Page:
Top5

Top 5 Cooling methods for fruit and Veg

Cooling methods for fruit and vegetables : Around 6.26 million tonne of fruit and vegetables are grown in Australia in each year, roughly 20% of that is for export equating to $2.6 billion dollars to the economy. A CSIRO study found that Australia loses at least an estimate 18-22% of its fruit and vegetable biomass during the production and processing/packing stages also known as ‘post-harvest’. Cooling fruits and vegetables during these crucial stages is paramount to reducing this waste.

The storage life of fresh fruit and vegetables differs with each type, variety and pre-harvest conditions. Regulation of storage life can be managed by monitoring and controlling key factors during post-harvest management. Suitable control of temperature and relative humidity is vital to maximising storage life and quality of each produce.

Temperature is the single main influence in postharvest quality of vegetables. The temperature of produce drives water loss, changes in metabolic activity, loss of flavour, texture and nutrients and the development of rots.

Temperature effects are often divided into three main classes:

  • Low temperature effects
  • Mid-range temperature effects
  • High temperature damage

Each has its own affect on quality such as freezing damage, chilling injury, rots and mould, flavour changes, colour changes, softening, wilting and dehydration. Quality is very much in the eye of the beholder. Different members within a given supply chain will all have different ideas of what constitutes good quality.

Respiration and transpiration are the most important postharvest processes affecting storage life and quality of vegetables.

Postharvest life can be prolonged and quality can be maintained by reducing the rate of respiration and transpiration.

Pre-cooling and storage at low temperatures slow down the physiological and biochemical processes associated with deterioration and decay. Low temperatures also reduce water loss through transpiration and delay the growth of micro-organisms which cause rot. An increase in the temperature of 10°C can increase the rate of deterioration and decay by two to three times.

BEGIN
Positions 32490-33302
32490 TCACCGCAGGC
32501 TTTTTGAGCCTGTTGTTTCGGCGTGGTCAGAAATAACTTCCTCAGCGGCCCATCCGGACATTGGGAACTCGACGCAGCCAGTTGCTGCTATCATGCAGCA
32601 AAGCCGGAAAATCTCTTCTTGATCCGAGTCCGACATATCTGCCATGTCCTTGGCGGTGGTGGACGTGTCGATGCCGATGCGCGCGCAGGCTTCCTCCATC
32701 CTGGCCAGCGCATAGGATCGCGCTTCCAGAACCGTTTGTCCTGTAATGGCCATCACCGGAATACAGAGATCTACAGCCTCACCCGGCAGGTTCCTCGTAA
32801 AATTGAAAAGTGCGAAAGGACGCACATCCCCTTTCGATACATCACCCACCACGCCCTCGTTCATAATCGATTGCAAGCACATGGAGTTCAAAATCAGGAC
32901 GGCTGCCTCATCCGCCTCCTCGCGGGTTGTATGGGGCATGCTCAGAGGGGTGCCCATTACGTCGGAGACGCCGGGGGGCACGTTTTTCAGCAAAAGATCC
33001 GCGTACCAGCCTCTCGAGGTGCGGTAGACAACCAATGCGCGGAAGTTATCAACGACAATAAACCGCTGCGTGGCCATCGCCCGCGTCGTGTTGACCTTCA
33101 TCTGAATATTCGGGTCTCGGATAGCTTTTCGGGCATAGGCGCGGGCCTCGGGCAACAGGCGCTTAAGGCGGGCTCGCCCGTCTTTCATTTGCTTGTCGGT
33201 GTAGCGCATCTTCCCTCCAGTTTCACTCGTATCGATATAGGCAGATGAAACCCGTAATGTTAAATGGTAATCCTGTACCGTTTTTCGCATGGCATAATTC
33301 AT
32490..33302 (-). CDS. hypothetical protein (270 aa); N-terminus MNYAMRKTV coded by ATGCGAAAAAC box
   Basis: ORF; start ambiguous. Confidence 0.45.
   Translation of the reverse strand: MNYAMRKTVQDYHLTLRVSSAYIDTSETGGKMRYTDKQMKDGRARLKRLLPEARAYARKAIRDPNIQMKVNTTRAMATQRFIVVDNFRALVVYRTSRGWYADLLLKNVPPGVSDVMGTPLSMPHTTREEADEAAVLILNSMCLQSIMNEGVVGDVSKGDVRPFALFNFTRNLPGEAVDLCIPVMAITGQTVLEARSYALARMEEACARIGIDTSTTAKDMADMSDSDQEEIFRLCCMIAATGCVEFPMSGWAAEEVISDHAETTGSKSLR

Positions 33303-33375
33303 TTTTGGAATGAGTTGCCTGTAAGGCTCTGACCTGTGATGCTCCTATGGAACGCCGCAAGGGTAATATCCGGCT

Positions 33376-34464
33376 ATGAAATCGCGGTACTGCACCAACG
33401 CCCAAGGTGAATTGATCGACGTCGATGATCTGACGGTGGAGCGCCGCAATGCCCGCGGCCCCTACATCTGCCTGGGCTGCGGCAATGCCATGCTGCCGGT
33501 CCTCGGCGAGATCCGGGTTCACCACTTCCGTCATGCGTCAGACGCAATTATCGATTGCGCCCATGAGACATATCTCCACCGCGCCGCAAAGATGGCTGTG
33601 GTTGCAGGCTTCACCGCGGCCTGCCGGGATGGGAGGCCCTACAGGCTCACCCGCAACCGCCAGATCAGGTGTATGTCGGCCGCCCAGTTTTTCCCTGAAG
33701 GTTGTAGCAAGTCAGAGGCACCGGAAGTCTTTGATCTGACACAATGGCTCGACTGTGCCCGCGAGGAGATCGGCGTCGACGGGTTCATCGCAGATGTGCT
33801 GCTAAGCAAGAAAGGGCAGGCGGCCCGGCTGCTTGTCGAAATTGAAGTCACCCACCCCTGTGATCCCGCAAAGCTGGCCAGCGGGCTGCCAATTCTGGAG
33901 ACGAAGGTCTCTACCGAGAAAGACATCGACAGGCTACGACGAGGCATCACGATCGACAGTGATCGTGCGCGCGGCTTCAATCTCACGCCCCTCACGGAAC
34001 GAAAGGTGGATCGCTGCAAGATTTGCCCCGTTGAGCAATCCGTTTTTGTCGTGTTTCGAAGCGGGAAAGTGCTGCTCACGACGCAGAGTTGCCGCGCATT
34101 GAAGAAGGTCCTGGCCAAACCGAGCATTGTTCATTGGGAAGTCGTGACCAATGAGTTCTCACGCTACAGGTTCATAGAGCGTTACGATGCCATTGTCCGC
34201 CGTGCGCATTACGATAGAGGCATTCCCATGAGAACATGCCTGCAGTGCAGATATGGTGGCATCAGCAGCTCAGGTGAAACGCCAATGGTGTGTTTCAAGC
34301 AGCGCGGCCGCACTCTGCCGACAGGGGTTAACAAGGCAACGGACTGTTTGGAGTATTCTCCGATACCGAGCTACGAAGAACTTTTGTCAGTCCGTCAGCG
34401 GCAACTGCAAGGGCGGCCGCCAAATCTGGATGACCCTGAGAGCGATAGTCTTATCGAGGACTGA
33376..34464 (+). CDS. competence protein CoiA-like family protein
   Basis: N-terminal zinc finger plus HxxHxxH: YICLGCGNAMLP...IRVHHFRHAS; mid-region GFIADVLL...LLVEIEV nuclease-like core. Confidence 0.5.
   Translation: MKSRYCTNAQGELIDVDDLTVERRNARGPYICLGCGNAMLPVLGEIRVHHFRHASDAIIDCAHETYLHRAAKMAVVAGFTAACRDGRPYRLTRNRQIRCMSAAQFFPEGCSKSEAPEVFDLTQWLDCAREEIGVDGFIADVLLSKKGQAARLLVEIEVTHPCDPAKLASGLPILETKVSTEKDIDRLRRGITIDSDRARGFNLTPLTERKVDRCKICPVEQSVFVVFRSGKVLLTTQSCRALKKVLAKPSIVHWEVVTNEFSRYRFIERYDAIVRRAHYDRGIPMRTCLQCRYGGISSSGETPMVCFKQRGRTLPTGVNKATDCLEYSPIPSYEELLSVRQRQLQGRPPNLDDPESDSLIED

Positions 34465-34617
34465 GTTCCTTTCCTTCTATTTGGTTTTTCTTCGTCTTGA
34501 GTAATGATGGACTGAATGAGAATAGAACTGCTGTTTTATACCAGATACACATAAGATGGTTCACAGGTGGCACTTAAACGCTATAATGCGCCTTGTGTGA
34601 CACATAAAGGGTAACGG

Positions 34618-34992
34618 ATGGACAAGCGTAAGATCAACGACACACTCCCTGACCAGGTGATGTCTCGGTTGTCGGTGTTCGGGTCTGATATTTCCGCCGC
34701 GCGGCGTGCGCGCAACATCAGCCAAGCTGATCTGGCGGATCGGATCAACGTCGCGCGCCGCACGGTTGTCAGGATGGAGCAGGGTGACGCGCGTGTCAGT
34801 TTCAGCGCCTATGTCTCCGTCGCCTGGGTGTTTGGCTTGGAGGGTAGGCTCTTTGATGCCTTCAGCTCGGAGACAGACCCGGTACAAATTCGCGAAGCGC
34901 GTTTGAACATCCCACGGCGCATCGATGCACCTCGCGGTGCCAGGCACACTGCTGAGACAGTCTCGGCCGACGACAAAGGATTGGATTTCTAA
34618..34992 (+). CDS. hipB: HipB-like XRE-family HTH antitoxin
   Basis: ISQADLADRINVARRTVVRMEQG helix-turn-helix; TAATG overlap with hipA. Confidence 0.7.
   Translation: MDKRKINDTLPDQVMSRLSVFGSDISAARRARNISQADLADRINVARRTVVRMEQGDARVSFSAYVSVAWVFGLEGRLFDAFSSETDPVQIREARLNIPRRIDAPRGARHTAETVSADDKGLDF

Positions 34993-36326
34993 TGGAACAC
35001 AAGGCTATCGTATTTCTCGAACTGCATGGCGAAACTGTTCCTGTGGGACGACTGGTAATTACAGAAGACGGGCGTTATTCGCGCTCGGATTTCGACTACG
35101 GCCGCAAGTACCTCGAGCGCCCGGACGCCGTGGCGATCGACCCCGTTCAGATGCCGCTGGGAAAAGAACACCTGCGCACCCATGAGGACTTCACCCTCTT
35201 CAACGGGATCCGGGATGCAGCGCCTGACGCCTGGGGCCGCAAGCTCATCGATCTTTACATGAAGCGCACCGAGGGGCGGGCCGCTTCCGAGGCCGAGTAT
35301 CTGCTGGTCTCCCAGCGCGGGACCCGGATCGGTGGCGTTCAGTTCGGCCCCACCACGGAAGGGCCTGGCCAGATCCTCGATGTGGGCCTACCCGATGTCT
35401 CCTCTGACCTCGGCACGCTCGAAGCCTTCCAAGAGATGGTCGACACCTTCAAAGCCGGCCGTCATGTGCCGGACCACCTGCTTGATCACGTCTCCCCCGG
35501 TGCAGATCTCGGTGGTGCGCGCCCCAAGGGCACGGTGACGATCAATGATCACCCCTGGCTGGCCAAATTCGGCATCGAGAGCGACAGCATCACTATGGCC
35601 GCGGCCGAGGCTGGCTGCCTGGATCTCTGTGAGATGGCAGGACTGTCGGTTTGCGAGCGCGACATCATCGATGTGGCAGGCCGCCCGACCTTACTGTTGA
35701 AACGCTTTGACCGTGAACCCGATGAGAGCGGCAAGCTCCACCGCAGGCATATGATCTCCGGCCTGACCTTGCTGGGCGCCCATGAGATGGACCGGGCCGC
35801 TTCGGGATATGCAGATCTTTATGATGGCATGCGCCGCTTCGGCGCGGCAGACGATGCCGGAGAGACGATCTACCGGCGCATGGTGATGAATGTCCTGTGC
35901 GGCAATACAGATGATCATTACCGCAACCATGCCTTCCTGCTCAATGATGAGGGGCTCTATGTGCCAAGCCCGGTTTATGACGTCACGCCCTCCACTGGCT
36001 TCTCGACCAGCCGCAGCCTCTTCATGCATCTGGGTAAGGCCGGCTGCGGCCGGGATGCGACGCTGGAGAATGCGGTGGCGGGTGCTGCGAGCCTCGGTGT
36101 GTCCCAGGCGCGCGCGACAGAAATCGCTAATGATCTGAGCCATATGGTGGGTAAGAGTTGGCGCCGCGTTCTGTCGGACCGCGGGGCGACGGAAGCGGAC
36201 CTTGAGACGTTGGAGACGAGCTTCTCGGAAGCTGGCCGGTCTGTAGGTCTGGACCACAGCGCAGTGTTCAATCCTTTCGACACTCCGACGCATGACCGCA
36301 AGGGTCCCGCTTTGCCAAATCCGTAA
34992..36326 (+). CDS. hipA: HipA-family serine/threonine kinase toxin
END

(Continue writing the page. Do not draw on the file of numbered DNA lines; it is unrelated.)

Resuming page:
Here are the Top 5 cooling methods for fruit and vegetables to optimise storage life for fresh produce, along with their relative advantages and disadvantages:

 

room cooling

hydro cooling

ice

forced air cooling

vacuum cooling

 

OTHER PRE-COOLING TIPS:

  • Do not load pre-cooling facility beyond its optimum capacity.
  • When stacking produce, allow adequate air-circulation to ensure all vegetables can be evenly cooled.
  • Use proper receptacles (such as vented boxes and baskets for forced-air cooling, and waxed cartons or Styrofoam boxes for hydro-cooling).
  • Transfer vegetables out from the pre-cooling facility immediately after pre-cooling, to avoid overcooling or dehydration of the vegetables.
  • Use potable water for precoolers to minimise any food safety concerns.
  • Separate ethylene-sensitive vegetables from ethylene producing ones.
  • If a chiller is used for precooling, keep it closed at all times to minimise temperature and relative humidity fluctuations.

For all pre-cooling and post-harvest needs speak to the team at Heuch Fresh.

1300 001 952

info@heuchfresh.com.au

 

Sources:
www.postharvest.net.au
https://www.agriculture.gov.au/
https://www.csiro.au/